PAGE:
Wednesday, April 05, 2017

Fahrenheit 451 at the DNC?

After the Heartland Institute distributed, apparently for free, 200,000 copies of a book called Why Climate Scientists Disagree About Global Warmingthree senior House Democrats--Bobby Scott (VA), Raul Grijalva (AZ), and Eddie Johnson (TX) have filed a request that the book be destroyed, thereby indicating that their knowledge of the literary canon does not extend to Ray Bradbury.

One might also infer that Congressmen Scott, Grijalva, and Johnson have only a fleeting relationship with the practice of logic and the principles of investigation, which would have informed them that when you have a work with which you disagree, the last thing you ought to do is to demand it be destroyed.  It is a "tell" that you are not just unwilling, but also incapable, of addressing its arguments.

(thanks for the confession, Congressmen)

Tuesday, April 04, 2017

Genius at work in DC and Illinois

First, it appears that a college degree will now be required to work in a daycare center in the District of Columbia.  So apparently, a guy caught smoking crack with a prostitute is a safe bet for the mayor's office, but a person without a college degree can't be trusted to change diapers.  Along with draconian regulations on homeschooling and firearm ownership, this is a great case for removing self-rule from the District.  Common sense simply doesn't seem to be a prerequisite for being in government there.

Next, the state of Illinois has decided to punish straw purchases of firearms about as harshly as they do murder and rape.  Now to be sure, a big portion of Chicago's horrific murder and assault rate is because straw purchases and the like were--apparently by the direction of former President Obama--not prosecuted. 

However, the new law won't help things, because here the key problem is that for whatever reason, prosecuting straw purchasers wasn't going to fly in Chicago, and punishing straw purchases as harshly as murder isn't going to help.  The simple reason is that when a punishment is deemed too harsh--like 8 years plus deportation for a green card holder voting illegally--it will not generally be imposed.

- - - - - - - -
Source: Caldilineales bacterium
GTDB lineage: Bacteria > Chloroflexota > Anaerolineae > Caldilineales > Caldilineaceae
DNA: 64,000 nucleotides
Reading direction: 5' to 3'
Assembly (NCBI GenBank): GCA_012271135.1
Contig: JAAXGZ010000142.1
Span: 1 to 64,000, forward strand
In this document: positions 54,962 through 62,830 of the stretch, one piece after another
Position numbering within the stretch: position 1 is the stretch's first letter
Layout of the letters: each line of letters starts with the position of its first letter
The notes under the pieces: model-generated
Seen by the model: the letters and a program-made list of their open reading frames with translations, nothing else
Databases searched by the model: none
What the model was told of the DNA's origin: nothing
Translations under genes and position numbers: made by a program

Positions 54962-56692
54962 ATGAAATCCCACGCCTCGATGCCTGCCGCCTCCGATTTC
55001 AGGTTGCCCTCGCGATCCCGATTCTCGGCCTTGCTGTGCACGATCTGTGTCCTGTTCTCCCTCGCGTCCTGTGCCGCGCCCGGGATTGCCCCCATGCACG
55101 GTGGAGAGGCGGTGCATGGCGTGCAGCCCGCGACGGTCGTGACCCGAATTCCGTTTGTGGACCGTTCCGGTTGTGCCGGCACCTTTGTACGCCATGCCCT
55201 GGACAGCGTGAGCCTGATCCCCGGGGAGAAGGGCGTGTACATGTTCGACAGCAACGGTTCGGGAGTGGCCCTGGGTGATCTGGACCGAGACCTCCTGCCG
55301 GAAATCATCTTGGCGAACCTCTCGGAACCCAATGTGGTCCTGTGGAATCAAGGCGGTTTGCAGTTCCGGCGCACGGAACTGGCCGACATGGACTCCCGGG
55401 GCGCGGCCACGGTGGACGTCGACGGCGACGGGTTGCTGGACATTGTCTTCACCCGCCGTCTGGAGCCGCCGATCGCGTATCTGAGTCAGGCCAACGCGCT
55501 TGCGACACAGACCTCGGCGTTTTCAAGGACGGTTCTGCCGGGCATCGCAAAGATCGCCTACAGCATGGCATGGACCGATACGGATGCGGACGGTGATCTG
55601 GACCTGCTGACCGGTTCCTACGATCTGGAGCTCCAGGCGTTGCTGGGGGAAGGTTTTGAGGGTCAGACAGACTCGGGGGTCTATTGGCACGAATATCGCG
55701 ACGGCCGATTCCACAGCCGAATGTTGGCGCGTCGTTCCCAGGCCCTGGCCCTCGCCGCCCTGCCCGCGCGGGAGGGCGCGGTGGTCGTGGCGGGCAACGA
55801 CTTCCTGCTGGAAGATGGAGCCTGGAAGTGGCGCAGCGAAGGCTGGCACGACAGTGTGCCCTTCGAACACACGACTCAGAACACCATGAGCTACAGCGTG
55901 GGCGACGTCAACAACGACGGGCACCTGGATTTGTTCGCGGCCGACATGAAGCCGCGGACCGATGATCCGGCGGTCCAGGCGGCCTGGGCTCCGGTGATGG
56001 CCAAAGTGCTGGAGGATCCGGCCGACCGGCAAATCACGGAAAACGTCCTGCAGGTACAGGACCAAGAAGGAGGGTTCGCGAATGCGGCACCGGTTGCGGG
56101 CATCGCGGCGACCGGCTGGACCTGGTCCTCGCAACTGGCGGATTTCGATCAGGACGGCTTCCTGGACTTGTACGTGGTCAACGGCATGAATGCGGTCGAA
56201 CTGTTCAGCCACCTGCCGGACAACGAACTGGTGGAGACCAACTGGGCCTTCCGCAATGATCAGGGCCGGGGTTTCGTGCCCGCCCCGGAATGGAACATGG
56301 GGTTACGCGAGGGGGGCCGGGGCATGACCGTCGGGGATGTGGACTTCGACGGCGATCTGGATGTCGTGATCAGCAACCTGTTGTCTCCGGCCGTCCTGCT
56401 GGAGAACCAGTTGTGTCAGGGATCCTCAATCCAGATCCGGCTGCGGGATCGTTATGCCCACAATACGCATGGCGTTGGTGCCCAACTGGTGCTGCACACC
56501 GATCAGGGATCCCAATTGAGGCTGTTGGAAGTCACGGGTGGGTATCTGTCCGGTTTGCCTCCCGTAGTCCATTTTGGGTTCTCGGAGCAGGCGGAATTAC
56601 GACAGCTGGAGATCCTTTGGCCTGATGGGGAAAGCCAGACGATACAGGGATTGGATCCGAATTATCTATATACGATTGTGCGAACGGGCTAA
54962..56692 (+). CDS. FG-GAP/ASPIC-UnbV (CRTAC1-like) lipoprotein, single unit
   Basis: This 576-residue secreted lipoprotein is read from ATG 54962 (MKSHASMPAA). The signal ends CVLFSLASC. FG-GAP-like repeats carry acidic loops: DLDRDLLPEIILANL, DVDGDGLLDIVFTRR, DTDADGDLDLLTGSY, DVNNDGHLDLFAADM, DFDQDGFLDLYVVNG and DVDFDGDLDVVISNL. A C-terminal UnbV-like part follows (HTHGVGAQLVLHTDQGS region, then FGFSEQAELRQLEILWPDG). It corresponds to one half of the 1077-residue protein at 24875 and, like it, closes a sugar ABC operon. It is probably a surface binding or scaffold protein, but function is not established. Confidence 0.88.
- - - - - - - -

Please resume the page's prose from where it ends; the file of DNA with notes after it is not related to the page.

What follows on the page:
There are a lot of good things that can be done to curb Chicago's murder rate--community policing to regain trust, punishment of minor crimes with appropriate sentences, encouragement of traditional families, etc..--but I don't think this is one of them.

Thursday, March 30, 2017

How to strike a blow for beauty and modesty

Believe it or not, you can do it even if you are a man by dressing well.  According to Tammy Bruce, the editor of Conde Nast Traveler Magazine said this about the current trend of wearing "yoga pants" and/or leggings to all kinds of events:

Nothing makes you rethink your wardrobe choice like the embarrassment of shaking hands with five people in suits while you're wearing exercise pants.

Want to help your female friends look better and avoid "giving too much information"?  Exchanging jeans for slacks, exercise shoes for work or dress shoes, or putting on a coat or tie might be just the ticket.  And even if it doesn't help with that, your wife might like it.

Monday, March 27, 2017

Say what?

It appears that the previous President was on the side of a territory that wanted to restrict the right to vote to people of the proper race.  At the very least, his Department of Justice didn't think that prohibiting non-Chamorro residents of Guam from voting violated federal law, specifically the 15th Amendment.